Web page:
In other words, the voltage-current relation in the phasor form for a resistor obeys the same relation
between voltage and current in the time domain.
This means that a resistor does not change the phase between current and voltage.
To begin to study the behavior of the capacitor against a sine wave
we must first introduce the concept of reactance. Capacitive reactance is the
difficulty or resistance that the capacitor offers to the passage of an alternating electric current.
In other words, when the electric current has a frequency different from zero
the capacitor acts as a frequency-dependent resistance. The relation that
defines this "dependency", called capacitive reactance and is represented by X_{c}
is given by:
X_{c} = 1 / (ω C) = 1 / (2πf C) Ω
eq. 51-08
Onde as variáveis são:
X_{c} - capacitive reactance whose unit of measure is ohm
ω - angular frequency whose unit of measure is radians / second
f - wave frequency whose unit of measure is hertz
C - Capacitance whose unit of measure is farad
It is easy to see from the equation that the higher the frequency of the wave, the smaller the capacitor reactance. And vice versa. Now we can understand why in direct current the capacitor has an infinite
impedance, since we know that in this case, f = 0.
Now let's analyze mathematically how this reactance behaves when subjected to a voltage
with a frequency other than zero.
The equation that relates, in the time domain, the current to the applied voltage in a capacitor is given by:
eq. 51-09
Let us assume that the capacitor is subjected to a voltage described as follows:
v(t) = V_{max} sin(ωt + 0°) volts
Let's calculate the electric current that will circulate through the capacitor. To this end, we must
calculate the derivative of the voltage applied to the capacitor as required by the equation of
i(t) (above). With that, we arrive at:
i(t) = ω C V_{max} cos(ωt + 0°) A
Notice that we are facing a cosine function. To compute the phase between i (t)
and v(t) we must have the two expressions with the same trigonometric function. So let's turn
i (t) into the function sine. Then we get:
i(t) = ω C V_{max} sin(ωt + 90°) A
Note that we can now state that the electric current in the capacitor is
90 ° with respect to the voltage applied thereto. Also, note that ω C
is nothing more than the inverse of the capacitive reactance. So we have to:
I_{max} = ω C V_{max} = V_{max} / X_{c} A
See that the above equation is exactly the law of Ohm for alternating current.
In this way, we obtain an equation that defines the electric current that circulates through the capacitor, or:
The inductor, like the capacitor, has an inductive reactance and its value also
depends on frequency. The relation that defines the inductive reactance, represented by
X_{L}, is given by:
X_{L} = ω L = 2πf L Ω
eq. 51-10
Onde as variáveis são:
X_{L} - inductive reactance whose unit of measure is ohm
ω - angular frequency whose unit of measure is radians / second
f - wave frequency whose unit of measure is hertz
L - inductance whose unit of measure is henry
By the equation we realize that the higher the frequency of the larger wave is the
inductive reactance . And vice versa. It has now become easy to understand why the inductor behaves as a short circuit to direct current. Of course, for direct current we have f = 0,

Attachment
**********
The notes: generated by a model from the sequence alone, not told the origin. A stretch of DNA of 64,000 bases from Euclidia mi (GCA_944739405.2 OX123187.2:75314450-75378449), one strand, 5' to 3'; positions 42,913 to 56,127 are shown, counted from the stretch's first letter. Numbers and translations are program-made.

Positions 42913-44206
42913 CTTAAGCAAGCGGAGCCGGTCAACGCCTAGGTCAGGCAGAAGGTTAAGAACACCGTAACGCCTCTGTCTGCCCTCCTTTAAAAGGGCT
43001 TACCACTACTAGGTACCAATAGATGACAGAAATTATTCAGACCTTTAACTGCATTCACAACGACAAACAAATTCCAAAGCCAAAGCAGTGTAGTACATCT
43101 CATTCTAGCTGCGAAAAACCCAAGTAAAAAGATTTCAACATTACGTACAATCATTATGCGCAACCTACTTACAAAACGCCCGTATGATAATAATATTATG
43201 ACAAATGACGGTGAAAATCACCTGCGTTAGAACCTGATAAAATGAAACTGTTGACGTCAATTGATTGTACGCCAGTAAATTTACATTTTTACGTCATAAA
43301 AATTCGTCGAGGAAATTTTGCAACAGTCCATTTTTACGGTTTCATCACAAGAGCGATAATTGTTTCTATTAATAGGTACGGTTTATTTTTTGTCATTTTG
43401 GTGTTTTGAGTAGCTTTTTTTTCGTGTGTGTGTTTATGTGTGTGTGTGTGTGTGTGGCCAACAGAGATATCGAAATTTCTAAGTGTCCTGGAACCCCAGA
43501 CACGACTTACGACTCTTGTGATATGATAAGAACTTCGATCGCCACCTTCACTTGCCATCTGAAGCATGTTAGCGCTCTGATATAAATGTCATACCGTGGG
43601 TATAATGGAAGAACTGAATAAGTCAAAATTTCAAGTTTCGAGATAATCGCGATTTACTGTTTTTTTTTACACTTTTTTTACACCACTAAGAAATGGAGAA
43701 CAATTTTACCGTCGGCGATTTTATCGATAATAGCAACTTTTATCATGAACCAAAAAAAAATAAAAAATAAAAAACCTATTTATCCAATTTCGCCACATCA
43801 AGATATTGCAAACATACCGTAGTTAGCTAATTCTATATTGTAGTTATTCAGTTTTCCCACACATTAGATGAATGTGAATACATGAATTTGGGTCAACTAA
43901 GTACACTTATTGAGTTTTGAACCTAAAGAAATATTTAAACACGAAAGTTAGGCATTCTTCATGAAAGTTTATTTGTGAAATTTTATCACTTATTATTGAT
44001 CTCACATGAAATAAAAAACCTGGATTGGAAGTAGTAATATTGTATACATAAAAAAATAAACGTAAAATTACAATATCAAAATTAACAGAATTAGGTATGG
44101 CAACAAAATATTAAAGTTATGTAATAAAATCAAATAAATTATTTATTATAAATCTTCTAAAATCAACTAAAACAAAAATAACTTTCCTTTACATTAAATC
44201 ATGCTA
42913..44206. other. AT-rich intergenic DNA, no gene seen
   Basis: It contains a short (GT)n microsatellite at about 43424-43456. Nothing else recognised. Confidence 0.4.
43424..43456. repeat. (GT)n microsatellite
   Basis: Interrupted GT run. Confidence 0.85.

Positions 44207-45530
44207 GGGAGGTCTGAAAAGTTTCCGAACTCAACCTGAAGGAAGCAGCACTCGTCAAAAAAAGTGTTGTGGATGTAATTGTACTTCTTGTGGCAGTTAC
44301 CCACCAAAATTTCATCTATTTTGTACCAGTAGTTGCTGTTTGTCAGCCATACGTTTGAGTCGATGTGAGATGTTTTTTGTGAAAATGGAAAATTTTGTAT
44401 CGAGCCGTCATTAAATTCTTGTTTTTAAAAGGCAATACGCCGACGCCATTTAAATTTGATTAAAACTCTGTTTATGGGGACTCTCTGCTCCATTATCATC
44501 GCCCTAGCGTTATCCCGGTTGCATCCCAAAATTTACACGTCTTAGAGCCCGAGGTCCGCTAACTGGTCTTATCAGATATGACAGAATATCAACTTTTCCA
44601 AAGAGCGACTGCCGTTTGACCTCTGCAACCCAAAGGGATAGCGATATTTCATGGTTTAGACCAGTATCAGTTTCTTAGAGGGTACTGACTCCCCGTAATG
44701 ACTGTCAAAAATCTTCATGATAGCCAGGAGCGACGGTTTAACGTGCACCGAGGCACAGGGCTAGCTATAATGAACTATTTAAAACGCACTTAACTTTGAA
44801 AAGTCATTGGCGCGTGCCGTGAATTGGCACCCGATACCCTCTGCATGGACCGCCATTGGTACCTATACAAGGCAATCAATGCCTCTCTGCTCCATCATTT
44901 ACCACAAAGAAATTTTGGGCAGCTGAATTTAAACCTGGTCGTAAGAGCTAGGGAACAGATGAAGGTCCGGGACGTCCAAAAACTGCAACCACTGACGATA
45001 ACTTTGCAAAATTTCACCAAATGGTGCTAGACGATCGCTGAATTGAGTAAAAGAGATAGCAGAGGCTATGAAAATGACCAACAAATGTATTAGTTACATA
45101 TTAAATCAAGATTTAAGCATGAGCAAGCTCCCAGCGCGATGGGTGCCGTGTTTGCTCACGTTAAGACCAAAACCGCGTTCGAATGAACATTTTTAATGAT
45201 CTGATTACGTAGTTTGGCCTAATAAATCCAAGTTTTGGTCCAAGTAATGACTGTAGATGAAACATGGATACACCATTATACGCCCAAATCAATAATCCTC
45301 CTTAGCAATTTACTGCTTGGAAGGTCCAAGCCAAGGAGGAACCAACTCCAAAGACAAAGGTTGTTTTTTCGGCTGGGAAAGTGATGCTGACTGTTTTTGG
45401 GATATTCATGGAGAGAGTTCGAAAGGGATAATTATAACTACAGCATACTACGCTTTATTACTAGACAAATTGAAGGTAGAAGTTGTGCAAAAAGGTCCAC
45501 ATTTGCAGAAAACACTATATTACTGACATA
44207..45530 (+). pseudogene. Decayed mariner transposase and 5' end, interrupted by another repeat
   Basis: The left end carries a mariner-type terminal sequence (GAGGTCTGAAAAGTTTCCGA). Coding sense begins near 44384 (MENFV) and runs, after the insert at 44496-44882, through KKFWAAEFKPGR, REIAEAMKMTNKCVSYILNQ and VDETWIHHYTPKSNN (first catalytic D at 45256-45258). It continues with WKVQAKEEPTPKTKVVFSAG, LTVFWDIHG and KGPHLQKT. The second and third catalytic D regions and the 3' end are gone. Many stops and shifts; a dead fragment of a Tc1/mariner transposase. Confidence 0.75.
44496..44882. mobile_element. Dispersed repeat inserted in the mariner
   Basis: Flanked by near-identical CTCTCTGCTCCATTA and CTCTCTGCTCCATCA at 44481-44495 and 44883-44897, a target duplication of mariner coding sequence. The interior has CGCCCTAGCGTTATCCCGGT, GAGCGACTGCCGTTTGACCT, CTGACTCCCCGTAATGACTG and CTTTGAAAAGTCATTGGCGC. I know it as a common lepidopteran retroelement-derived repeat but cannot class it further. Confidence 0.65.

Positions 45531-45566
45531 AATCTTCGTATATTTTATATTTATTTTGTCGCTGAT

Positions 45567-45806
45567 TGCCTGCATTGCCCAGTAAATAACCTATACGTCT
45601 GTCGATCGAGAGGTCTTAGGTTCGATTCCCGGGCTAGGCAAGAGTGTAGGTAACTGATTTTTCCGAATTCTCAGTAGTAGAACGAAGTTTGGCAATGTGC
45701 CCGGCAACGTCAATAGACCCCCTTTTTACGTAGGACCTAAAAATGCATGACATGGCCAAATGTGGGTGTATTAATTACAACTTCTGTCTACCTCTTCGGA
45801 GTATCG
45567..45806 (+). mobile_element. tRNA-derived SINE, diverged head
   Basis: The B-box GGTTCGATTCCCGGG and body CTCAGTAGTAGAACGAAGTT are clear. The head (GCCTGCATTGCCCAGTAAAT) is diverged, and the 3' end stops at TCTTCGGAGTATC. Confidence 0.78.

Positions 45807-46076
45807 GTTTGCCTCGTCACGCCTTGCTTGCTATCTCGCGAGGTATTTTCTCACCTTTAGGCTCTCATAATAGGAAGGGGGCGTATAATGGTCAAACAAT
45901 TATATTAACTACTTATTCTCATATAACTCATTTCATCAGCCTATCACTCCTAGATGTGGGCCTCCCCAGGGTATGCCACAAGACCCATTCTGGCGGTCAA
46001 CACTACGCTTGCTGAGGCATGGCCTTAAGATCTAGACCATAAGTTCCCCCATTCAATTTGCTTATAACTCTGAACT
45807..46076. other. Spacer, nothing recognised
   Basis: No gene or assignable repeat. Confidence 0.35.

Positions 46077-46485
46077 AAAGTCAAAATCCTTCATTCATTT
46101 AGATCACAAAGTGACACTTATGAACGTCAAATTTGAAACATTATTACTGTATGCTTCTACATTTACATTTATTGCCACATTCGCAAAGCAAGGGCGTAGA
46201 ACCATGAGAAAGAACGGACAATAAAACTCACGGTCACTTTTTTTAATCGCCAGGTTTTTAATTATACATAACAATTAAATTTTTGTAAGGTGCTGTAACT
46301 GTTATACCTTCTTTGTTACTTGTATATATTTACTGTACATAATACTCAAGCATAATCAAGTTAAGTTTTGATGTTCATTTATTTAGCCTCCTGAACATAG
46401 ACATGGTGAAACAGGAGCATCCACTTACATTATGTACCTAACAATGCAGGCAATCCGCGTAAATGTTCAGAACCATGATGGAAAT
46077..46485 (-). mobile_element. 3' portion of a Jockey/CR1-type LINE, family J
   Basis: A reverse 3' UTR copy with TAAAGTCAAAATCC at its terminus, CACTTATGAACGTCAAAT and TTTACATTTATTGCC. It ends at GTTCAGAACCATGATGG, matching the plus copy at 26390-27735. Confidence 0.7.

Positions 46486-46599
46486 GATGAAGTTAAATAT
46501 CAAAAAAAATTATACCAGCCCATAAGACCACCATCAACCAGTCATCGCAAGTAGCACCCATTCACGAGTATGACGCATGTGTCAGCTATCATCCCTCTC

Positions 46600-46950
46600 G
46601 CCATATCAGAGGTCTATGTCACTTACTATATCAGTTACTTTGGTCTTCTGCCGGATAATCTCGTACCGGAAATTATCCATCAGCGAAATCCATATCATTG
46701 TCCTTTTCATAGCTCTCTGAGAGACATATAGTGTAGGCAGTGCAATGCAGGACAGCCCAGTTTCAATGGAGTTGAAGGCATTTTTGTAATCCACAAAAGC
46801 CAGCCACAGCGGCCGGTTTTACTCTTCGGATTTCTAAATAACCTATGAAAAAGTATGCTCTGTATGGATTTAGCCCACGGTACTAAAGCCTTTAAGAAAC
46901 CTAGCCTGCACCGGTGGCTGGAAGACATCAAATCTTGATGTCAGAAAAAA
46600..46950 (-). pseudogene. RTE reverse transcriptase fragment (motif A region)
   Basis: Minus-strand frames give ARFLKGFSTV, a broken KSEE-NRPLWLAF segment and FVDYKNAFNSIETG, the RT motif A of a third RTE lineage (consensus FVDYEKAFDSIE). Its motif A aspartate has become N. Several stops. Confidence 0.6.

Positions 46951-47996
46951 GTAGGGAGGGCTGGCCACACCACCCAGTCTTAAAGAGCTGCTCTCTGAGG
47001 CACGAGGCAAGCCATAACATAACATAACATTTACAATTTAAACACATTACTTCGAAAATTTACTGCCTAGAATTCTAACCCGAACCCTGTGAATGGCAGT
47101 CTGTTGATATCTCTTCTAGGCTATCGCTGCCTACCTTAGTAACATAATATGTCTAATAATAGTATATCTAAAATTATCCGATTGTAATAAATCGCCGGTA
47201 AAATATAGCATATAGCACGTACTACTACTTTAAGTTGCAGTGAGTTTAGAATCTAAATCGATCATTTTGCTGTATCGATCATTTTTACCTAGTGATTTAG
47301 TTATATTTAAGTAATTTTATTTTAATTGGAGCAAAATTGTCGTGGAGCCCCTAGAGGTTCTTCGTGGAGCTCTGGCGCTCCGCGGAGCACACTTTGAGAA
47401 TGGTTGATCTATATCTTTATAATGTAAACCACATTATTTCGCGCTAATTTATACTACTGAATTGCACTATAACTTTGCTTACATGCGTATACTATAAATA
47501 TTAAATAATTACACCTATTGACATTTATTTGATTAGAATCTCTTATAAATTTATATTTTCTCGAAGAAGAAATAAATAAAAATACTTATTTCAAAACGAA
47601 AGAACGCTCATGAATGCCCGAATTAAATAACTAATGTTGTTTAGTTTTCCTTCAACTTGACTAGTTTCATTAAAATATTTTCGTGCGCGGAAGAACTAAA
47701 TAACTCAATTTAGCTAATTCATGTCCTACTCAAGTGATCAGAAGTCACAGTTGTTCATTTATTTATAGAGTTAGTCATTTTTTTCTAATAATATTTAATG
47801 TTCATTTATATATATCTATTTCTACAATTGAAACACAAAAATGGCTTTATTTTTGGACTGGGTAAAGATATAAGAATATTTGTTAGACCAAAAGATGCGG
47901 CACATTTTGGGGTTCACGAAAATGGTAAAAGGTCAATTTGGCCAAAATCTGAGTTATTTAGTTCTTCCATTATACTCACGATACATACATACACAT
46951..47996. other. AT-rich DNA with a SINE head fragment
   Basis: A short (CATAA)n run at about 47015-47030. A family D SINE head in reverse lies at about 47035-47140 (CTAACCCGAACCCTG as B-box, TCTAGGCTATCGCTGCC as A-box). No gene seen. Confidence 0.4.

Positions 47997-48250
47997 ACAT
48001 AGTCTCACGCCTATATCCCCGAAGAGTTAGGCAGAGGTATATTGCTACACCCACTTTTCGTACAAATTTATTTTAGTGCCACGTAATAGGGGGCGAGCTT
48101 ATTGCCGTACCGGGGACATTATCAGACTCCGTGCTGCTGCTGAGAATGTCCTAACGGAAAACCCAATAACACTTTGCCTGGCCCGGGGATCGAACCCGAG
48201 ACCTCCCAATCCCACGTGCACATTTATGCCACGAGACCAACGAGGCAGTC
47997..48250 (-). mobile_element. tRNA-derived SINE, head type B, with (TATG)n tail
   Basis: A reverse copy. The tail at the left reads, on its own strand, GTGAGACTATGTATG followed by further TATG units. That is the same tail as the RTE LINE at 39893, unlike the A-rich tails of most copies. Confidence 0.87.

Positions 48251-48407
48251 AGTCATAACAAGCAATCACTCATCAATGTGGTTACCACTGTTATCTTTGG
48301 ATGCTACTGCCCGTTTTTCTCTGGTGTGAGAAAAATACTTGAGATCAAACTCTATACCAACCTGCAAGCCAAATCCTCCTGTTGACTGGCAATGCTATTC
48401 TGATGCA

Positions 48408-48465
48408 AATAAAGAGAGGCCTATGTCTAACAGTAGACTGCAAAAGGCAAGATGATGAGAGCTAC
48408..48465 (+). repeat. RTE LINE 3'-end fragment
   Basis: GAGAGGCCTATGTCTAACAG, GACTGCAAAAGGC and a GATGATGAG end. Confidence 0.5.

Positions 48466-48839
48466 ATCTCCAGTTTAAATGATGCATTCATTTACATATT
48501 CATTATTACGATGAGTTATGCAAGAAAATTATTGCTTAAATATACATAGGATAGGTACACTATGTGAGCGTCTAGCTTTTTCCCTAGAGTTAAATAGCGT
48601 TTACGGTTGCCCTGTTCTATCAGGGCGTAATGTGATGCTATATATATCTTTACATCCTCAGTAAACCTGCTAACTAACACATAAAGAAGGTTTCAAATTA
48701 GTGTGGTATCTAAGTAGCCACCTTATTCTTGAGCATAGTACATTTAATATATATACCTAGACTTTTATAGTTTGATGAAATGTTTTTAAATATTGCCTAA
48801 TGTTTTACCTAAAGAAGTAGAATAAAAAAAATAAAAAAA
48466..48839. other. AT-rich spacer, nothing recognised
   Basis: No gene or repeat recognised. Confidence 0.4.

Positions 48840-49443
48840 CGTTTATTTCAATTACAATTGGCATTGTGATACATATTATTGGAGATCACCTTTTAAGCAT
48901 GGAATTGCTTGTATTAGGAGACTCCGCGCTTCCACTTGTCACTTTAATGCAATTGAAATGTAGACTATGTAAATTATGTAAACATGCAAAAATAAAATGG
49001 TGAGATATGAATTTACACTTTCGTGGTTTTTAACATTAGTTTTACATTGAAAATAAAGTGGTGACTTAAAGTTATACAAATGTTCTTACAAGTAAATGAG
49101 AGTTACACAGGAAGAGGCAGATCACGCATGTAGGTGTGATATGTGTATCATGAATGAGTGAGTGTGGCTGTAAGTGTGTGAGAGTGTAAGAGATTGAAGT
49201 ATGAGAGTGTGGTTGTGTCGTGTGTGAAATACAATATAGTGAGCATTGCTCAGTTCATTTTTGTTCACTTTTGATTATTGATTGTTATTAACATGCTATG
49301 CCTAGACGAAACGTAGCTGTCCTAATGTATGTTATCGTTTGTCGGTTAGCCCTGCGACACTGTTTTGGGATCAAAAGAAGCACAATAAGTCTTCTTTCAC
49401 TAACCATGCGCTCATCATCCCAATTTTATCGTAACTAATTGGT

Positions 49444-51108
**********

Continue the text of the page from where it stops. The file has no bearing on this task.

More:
then X_{L} = 0 .
Now let's analyze mathematically how this reactance behaves when subjected to a
electric current with a frequency other than zero.
The equation that relates the voltage to the current that flows through the inductor is given by:
eq. 51-11
Let us assume that the inductor is subjected to a current described as follows:
i(t) = I_{max} sin(ωt + 0°) A
Now we can calculate the electrical voltage that will arise at the inductor terminals.
For this, we must calculate the derivative of the electric current applied to the inductor
according to equation v (t) (above). With this, we arrive at:
v(t) = ω L I_{max} cos(ωt + 0°) volts
Notice that here we are also facing a cosine function. To compare the phase
we must have both expressions with the same trigonometric function between i (t) and
v (t). So let's turn v (t) into the function sine. Then we get:
v(t) = ω L I_{max} sin(ωt + 90°) volts
Note that we can now state that the electric current in the inductor is
90° delayed in relation to the electrical voltage between its terminals. Also, note that
ω L is nothing more than the inductive reactance. So we have to:
V_{max} = ω L I_{max} = X_{L} I_{max} volts
See that the above equation is exactly the law of Ohm for alternating current.
In this way, we can get the equation of the electric voltage on the inductor, or:
We must be aware of the fact that the resistor is the only passive element that behaves
same way for both direct and alternating current. In other words, the
of the wave frequency does not change its behavior. We can no longer say the same for the capacitor
and the inductor, because for these components, the reactance depends not only on the value of the capacitance or inductance, as well as the frequency in which they work.
When we combine these three passive elements, whether in series, parallel, or mixed association, in
a circuit, we define impedance as the ratio between the phasor voltage and the
phasor current, and symbolize the same by capital letter Z. Therefore, the impedance is a complex magnitude and is measured in ohms. It is not a phasor, that is, we can not turn it into the domine of time.